Chuck- If you are talking about just a car battery by itself (not in a car), than not really. Didn't have one lying around.

Please note that I DIDN'T balance the mount before doing the tests- I guess I should have- so, it was probably off and put more strain on the mount.


I was talking about plugging it into the lighter socket. It's what I do when in the field and power isn't available.

Keep the scope balanced as well as you can in all attitudes, to minimize current draw when tracking and slewing. It also helps minimize wear on gear trains and motors.

#9 jacobmarchio

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Posted 11 March 2013 - 04:59 PM

Chuck Hards- unfortunately, on our cars the car has to be on to have power in the sockets. Besides, I would rather not depend on the car.

#10 Chuck Hards

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Posted 12 March 2013 - 09:30 AM

Chuck Hards- unfortunately, on our cars the car has to be on to have power in the sockets. Besides, I would rather not depend on the car.


I understand. I also have a cable with alligator clips on one end, and a female lighter plug on the other, for times like you mentioned. I have been known to use a motorcycle battery (left over from my RC airplane days) and it lasts all night in summer, when nights are short.

After you get the scope all balanced, why don't you set it up indoors the morning, aim it at the eastern horizon, and let it run on your homemade battery pack until it dies. You will have to do a meridian swap after six hours, and reset it again after twelve, if it lasts that long, but it will give you a good idea of the capacity of your battery pack before you take it out in the field. Do a few random slews or slo-mo corrections every once in a while if desired.

#11 Baxstar

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Posted 12 March 2013 - 11:22 AM

I have this for my CGEM925. 65Ah AGM.

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#12 Baxstar

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Posted 12 March 2013 - 11:23 AM

2nd photo:

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#13 jacobmarchio

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Posted 12 March 2013 - 05:31 PM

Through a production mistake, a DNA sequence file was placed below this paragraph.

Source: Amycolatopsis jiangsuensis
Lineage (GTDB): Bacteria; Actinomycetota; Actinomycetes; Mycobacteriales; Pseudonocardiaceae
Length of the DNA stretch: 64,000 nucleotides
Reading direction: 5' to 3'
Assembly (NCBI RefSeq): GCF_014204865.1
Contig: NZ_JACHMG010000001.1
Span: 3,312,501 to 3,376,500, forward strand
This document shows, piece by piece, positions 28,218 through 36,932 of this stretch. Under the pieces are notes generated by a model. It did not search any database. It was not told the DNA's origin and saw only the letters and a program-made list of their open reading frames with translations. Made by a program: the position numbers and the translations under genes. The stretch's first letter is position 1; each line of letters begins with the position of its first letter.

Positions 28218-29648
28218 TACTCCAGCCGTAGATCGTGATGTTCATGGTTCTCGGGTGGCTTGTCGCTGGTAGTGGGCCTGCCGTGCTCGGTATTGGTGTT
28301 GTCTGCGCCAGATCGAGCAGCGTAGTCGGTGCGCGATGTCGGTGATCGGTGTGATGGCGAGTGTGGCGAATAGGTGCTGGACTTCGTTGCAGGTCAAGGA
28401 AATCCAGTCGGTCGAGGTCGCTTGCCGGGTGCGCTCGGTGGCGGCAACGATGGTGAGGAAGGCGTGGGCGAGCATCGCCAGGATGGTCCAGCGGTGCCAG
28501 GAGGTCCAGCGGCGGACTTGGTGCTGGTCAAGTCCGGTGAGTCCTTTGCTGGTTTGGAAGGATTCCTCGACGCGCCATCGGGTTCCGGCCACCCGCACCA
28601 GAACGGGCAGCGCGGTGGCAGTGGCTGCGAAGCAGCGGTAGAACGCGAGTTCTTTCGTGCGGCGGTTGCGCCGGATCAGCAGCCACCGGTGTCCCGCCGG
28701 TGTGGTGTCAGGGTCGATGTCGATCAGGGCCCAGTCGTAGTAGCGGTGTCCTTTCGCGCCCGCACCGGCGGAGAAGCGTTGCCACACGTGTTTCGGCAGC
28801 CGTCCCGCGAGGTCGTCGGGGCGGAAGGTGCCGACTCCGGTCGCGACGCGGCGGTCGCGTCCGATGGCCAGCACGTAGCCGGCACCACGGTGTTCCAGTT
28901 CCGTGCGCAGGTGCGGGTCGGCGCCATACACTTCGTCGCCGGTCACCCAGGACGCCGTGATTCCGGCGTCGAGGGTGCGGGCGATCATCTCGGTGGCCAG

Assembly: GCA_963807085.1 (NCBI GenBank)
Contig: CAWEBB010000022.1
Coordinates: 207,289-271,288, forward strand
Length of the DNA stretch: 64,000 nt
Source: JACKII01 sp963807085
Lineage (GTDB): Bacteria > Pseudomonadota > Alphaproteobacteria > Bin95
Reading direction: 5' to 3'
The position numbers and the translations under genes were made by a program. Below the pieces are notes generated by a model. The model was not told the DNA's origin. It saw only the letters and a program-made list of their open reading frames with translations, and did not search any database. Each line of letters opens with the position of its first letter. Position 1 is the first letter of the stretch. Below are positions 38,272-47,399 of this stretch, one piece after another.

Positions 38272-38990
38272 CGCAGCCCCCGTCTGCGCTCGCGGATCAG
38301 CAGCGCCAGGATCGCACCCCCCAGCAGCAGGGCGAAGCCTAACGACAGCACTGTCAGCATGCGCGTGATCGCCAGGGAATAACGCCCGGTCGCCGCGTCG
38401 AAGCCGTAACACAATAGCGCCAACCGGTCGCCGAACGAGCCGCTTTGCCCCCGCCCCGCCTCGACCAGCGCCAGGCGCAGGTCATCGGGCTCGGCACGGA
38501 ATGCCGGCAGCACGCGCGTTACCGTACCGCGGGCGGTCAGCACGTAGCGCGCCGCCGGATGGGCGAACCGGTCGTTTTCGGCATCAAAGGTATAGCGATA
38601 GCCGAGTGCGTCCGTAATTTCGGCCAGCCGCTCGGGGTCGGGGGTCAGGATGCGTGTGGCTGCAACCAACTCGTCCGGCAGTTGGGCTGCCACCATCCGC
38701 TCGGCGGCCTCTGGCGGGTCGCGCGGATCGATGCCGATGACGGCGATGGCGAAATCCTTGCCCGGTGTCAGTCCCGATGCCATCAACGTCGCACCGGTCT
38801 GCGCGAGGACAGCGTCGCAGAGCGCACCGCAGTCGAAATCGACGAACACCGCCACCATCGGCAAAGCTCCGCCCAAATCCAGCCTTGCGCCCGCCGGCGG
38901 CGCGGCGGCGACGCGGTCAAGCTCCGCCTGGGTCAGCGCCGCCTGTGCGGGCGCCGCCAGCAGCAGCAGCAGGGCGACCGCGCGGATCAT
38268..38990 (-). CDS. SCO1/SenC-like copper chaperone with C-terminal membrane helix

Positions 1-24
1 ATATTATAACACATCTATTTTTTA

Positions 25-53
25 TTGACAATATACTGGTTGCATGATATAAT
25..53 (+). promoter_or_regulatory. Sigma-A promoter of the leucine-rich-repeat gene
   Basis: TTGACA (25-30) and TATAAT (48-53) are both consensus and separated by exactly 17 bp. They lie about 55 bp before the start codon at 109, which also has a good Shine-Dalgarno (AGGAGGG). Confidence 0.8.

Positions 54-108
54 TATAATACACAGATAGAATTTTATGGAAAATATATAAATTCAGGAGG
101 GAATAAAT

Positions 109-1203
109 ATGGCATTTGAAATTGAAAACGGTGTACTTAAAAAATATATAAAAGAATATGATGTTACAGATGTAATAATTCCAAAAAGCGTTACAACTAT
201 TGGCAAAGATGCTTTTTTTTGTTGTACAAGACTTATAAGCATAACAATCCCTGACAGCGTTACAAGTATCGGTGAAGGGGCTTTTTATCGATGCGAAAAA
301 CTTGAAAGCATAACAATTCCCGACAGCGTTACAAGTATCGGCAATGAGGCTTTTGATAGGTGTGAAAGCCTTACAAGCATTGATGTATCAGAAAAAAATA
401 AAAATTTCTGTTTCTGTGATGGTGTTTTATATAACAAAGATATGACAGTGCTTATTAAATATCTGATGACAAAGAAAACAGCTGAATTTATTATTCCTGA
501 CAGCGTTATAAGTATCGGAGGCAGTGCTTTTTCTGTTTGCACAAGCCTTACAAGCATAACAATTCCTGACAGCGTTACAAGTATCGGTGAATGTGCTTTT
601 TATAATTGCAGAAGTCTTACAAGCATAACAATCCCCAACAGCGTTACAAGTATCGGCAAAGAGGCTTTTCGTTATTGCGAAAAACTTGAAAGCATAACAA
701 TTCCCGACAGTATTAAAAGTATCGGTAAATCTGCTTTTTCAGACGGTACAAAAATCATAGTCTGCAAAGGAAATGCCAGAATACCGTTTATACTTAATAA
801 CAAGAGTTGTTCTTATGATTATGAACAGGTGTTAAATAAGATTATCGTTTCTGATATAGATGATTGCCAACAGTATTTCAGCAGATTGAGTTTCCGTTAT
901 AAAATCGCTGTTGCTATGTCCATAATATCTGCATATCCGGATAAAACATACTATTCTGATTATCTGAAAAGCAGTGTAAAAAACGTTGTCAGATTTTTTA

Right. So, these things (Chuck Hard's rc battery, and Baxstar's battery) can be pretty big and heavy. How do these compare to the $140 Orion 12v 17amp-hour battery pack in terms of size, weight, how long charge lasts, etc.? Obviously the Orion has more bells and whistles (different ports, LED lights, and so on).

#14 Chuck Hards

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Posted 12 March 2013 - 07:33 PM

A motorcycle battery is about half the size of a Triscuit Box. The Orion pack probably has a similarly-sized and capacity battery in it. Not sure about the type, though. If it's lead-acid, it's probably sealed, but it may be a type of dry cell such as a NiCd. I'm sure someone on this forum knows for sure, if it's not listed on the Specs on the Orion page.

#15 avarakin

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Posted 12 March 2013 - 11:09 PM

Based on what I see, it looks like the battery is very small.
Also if it is unwanted item, it is very likely that it spent a lot of time sitting idle, which is a certain death for some types of batteries.
Walmart sells U1 sized tractor batteries for $25, they also have battery boxes for $10, 12v replicators for $10 and fuzes. Gaven all the materials above, one can build a nice battery for around $50 which is a perfect companion for CGEM: not too heavy, ~30Ah should last for very long time.

Alex

#16 ed_turco

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Posted 15 March 2013 - 02:15 PM

On Fleabay, you can buy sealed, rechargeable lead-acid batteries for motorcycle use, no maintenance too! They are about 5x4x3" and are rated at 7 amp-hours. I think the price is $18 and a charger goes for $8, both are shipped free. They are from two different sources.

Just a thought, but not bad!